This course will introduce both the theoretical and physical applications of Laban Movement Analysis: Effort/Shape Notation (a notation system recording changes in movement qualities with respect to time, weight, space, and energy flow); Space harmony (a system that describes human movement in relation to space); Bartenieff Movement Fundamentals (a series of basic exercises to integrate and facilitate the neuromuscular connections within the body); and Laban Movement Analysis to the fields of anthropology, dance, human development, industrial efficiency, the performing arts, physical education, physical therapy, and psychology will be introduced. LAB
View current sections...
Two systems of symbolic movement notation will be used in this course: Rudolf Laban's Effort/Shape Writing and his system of Labanotation. Several applications of Laban's notational systems will be studied as they appear in cross-cultural, developmental, psychological, and sociological research. Emphasis will be placed on refining the student's ability to perceive, describe, and notate human movement of all kinds from everyday gestures to highly trained movement skills. Prerequisite: DANC 740 or consent of instructor. LAB
View current sections...
This course is designed to increase knowledge and understanding of the movement problems experienced by older adults and to develop the student's ability to create movement interventions to address these concerns. Prerequisite: Open to graduate students in any field of study. LEC
View current sections...
Directed study in some aspect of aesthetics, dance history, movement analysis, production, or an advanced creative project. Prerequisite: Consent of instructor. IND
View current sections...
Special course designed to enable graduate students to develop a reading knowledge of Danish as a research skill. Enrollment for undergraduate credit is required. Does not satisfy any part of the undergraduate language requirement. Not open to native speakers of Danish. LEC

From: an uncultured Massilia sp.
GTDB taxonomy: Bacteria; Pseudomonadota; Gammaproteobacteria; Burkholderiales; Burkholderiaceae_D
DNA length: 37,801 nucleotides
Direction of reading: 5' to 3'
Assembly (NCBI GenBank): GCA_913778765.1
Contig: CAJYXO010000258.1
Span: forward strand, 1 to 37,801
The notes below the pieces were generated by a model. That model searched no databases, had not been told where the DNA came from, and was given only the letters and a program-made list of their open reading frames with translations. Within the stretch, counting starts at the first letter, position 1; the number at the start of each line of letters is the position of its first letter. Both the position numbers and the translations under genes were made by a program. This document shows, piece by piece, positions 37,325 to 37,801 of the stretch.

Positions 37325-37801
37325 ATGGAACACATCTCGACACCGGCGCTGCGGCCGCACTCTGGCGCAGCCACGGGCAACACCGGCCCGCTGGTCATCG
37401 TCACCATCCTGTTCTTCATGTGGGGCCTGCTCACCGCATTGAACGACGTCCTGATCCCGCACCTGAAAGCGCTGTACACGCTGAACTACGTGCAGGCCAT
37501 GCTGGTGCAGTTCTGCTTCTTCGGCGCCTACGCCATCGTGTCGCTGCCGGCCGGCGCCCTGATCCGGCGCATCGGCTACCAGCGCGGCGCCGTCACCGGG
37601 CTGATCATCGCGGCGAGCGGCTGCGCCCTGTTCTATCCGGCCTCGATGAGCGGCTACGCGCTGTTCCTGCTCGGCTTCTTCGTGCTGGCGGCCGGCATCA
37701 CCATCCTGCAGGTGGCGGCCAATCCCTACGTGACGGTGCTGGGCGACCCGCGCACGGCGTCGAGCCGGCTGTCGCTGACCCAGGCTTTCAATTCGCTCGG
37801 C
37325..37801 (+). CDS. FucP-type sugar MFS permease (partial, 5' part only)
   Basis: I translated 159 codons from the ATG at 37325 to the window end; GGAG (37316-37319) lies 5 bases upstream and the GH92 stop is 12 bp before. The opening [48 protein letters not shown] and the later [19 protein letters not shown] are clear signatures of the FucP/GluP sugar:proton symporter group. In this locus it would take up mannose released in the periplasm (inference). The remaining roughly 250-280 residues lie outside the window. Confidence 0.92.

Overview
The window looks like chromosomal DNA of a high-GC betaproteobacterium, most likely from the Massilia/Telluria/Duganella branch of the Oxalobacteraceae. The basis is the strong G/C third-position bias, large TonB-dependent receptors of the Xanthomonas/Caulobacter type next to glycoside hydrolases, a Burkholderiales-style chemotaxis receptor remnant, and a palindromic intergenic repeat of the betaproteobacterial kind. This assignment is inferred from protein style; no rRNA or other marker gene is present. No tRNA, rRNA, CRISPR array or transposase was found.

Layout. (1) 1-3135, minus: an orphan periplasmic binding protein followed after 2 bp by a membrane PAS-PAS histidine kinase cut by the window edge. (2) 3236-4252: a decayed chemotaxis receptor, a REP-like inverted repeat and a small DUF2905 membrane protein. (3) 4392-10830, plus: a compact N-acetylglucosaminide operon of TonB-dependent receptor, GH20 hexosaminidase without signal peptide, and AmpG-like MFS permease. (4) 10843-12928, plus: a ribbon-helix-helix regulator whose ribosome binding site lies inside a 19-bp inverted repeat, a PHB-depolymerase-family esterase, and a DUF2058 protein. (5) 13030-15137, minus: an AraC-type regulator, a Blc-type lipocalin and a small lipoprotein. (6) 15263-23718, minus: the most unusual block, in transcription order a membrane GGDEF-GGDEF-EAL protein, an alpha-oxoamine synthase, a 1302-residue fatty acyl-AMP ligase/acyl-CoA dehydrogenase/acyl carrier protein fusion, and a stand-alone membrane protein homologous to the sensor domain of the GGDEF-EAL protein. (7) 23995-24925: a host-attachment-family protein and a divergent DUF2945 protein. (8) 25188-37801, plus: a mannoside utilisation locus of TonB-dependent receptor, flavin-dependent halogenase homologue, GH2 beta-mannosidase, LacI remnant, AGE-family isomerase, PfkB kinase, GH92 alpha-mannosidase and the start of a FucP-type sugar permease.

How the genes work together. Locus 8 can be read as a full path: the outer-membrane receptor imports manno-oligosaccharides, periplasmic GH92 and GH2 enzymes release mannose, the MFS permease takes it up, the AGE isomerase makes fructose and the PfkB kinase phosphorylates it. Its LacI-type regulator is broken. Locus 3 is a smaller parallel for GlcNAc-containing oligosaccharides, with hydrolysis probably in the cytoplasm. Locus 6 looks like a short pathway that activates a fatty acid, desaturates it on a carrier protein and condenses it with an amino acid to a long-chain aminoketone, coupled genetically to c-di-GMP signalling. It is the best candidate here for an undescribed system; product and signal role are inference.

View current sections...
Continuation of DANE 100 and introduction to reading Norwegian and Swedish. Not open to native speakers of Danish. Prerequisite: DANE 100 or equivalent. LEC
View current sections...
Essentials of grammar, practice in speaking, reading, and writing Danish. Five hours of recitation per week. Not open to native speakers of Danish. LEC
View current sections...
Course content similar to DANE 104, with additional work to expand the student's cultural context and understanding. Not open to native speakers of Danish or students who have completed DANE 104. Prerequisite: Open only to students admitted to the University Honors Program or by permission of instructor. LEC
View current sections...
Continuation of grammar; practice in conversation, composition, and reading. Five hours of recitation per week. Not open to native speakers of Danish. Prerequisite: DANE 104 or permission of instructor. LEC
View current sections...
Course content similar to DANE 108, with additional cultural study. Not open to native speakers of Danish or students who have completed DANE 108. Prerequisite: Open to students who received a grade of A in DANE 104 or an A or B in DANE 105. LEC
View current sections...
A continuation of DANE 108. Structured grammar review, composition, conversation with readings of literary and cultural texts. Not open to native speakers of Danish. Prerequisite: DANE 108 or permission of instructor. LEC
View current sections...
Course content similar to DANE 212, with additional cultural study. Not open to native speakers of Danish or students who have completed DANE 212. Prerequisite: Completion of DANE 108 with a grade of A, or DANE 109 with a grade of A or B. LEC
View current sections...